Danny Vegh's, as you no doubt know (who doesn't?), is the leading purveyor of billiards supplies in the region of Ohio around Cleveland. Only two years ago, CEO Kathy Vegh—who I also got to meet last night and who, like Ewa, also happens to be dazzlingly beautiful in person—opened a store at Bayshore, their first out-of-Ohio retail venture and the best billiards store in Milwaukee proper. They were having a trick-shot contest open only to amateurs. As the only professional in attendance, Ewa did demonstrate some of her own signature trick shots ("these are mine. Mine," she said, dryly referring to the fact that many trick shot artists routinely rip off other peoples' shots).
Here's Kathy on the company's website—on the left with dad Danny, a former ping-pong champion who arrived in America penniless from Hungary and built his retail empire from scratch—and on the right in drab business attire. Yes, I kid.
Interestingly, Kathy's prettier than her pictures.
All-Weather Nikon: The newest camera in Nikon's "Nikon 1" mirrorless line is the Nikon AW1, which is actually a lot cooler than it might seem at first glance. It's similar to the existing J3, but it's shockproof, freeze-proof, and waterproof to a depth of 50 feet, which, you will note, is a little deeper than most swimming pools, as well as a little deeper than must snorkelers can go. Most of us will only have to remember that when we're in water deeper than 50 feet, we should not drop it. Fetuses and digital-only youths won't see the resonance here, but the AW1 actually harkens back to the Nikonos, which were the leading underwater cameras for many years back in the era B.D. The lenses, excusably, are specific to the camera...they have to be waterproof too.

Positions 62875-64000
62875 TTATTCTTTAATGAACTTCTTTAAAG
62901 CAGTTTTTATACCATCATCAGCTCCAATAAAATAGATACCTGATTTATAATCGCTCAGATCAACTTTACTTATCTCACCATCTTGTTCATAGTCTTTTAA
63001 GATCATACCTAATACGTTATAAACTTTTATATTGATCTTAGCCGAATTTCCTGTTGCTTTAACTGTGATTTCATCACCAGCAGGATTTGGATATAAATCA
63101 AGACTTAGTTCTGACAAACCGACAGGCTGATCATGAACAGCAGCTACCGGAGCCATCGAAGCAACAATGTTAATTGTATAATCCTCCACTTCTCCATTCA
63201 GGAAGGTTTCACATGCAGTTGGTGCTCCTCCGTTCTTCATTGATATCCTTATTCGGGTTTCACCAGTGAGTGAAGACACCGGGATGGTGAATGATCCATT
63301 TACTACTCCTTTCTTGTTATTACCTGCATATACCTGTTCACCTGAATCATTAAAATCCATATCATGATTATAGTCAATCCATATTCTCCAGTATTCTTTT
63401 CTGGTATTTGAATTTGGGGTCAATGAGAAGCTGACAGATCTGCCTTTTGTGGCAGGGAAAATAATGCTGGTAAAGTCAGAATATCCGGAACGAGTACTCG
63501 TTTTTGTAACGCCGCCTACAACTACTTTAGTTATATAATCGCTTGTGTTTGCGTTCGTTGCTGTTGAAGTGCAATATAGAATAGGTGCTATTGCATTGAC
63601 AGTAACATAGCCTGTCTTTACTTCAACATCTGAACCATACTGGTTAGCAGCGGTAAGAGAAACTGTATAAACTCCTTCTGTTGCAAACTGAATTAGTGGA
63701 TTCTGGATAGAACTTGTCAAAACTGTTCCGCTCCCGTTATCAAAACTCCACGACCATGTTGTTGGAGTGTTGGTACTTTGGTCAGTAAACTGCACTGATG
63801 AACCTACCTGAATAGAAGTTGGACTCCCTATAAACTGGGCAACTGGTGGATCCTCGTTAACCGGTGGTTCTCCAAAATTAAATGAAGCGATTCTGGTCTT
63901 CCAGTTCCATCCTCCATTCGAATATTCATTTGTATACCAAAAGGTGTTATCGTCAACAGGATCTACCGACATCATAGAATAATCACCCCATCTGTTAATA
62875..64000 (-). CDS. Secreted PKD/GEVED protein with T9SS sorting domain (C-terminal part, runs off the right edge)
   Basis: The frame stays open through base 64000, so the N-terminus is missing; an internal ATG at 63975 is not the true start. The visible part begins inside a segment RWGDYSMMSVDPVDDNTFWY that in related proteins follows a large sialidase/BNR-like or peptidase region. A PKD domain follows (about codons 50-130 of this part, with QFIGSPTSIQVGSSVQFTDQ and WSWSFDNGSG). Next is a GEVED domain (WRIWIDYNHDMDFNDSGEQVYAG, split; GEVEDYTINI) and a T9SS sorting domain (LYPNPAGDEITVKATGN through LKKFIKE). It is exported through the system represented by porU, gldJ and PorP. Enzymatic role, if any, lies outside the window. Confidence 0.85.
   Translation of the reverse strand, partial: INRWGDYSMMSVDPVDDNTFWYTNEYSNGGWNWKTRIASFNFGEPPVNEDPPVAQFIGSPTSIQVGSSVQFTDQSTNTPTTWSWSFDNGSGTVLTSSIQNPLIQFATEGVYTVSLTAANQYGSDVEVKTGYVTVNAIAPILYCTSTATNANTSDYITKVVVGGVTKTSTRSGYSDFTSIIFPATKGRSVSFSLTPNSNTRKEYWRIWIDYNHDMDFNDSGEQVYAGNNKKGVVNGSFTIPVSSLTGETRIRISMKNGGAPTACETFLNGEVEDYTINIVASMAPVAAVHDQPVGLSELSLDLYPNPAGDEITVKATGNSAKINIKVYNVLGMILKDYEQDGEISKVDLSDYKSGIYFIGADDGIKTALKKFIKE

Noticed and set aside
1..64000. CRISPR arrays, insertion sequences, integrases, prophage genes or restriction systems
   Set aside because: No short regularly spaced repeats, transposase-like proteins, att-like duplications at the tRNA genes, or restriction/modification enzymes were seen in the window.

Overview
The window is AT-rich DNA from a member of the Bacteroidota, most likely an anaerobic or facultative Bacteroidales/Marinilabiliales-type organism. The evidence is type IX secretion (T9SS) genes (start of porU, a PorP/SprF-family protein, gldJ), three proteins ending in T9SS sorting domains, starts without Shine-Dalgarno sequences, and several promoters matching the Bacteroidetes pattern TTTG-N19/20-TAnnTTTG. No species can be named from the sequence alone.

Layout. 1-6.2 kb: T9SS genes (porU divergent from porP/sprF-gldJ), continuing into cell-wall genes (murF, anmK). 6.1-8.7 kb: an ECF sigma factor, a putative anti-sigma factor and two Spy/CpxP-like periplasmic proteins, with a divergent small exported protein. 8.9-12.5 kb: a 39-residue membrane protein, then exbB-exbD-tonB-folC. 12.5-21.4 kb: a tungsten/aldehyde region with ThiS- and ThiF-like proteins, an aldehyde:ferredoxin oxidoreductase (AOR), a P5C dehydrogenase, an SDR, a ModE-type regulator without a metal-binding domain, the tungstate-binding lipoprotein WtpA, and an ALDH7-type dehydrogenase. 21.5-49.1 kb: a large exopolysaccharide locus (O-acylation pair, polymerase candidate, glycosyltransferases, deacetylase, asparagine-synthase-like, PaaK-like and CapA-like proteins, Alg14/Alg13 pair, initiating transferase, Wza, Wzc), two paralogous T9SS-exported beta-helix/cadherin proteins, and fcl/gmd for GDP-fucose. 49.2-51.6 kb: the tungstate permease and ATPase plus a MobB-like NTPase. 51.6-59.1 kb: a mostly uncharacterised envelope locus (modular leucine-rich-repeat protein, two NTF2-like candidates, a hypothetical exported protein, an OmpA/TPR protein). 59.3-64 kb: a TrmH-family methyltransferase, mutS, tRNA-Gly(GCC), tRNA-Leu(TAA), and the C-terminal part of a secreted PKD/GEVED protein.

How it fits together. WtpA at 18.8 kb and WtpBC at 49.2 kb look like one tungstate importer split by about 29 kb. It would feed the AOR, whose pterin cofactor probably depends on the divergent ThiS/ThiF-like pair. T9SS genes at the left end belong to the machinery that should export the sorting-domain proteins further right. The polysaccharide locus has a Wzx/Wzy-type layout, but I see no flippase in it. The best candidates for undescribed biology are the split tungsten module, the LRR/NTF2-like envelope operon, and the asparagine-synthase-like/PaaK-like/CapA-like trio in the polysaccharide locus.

So anyway, I showed up last night just to spectate. I'm a beginner, having just taken up the game in April, and what did I know? I thought there'd be sixty competitors, half of whom would be teenage ninjas who do nothing but practice trick shots all day. So I didn't bring my cue. Which made sense. Of course, not bringing a camera didn't make sense—didn't make sense at all, given that I am, er, ahh, well, a photographer. On the good side, this was one of the relatively rare occasions when I actually managed to remember that there is a camera in my iPhone. (Amusingly, I often forget...and I'll see something I really want a picture of and curse the fact that I haven't got a camera with me. While the iPhone is sitting there innocently in my pocket. The thing does talk—you'd think it would remind me. Do you think Siri could be programmed to say, "Hey, idiot, I'm a camera too" at just the right moments?)
Top: Ewa demonstrating one of her trick shots. Bottom: Ewa, the contest winner, and Kathy. Semi-competently photographed with my iPhone (the iPhone is an exceptionally lousy camera, but it must be said that I am a lousy iPhonographer).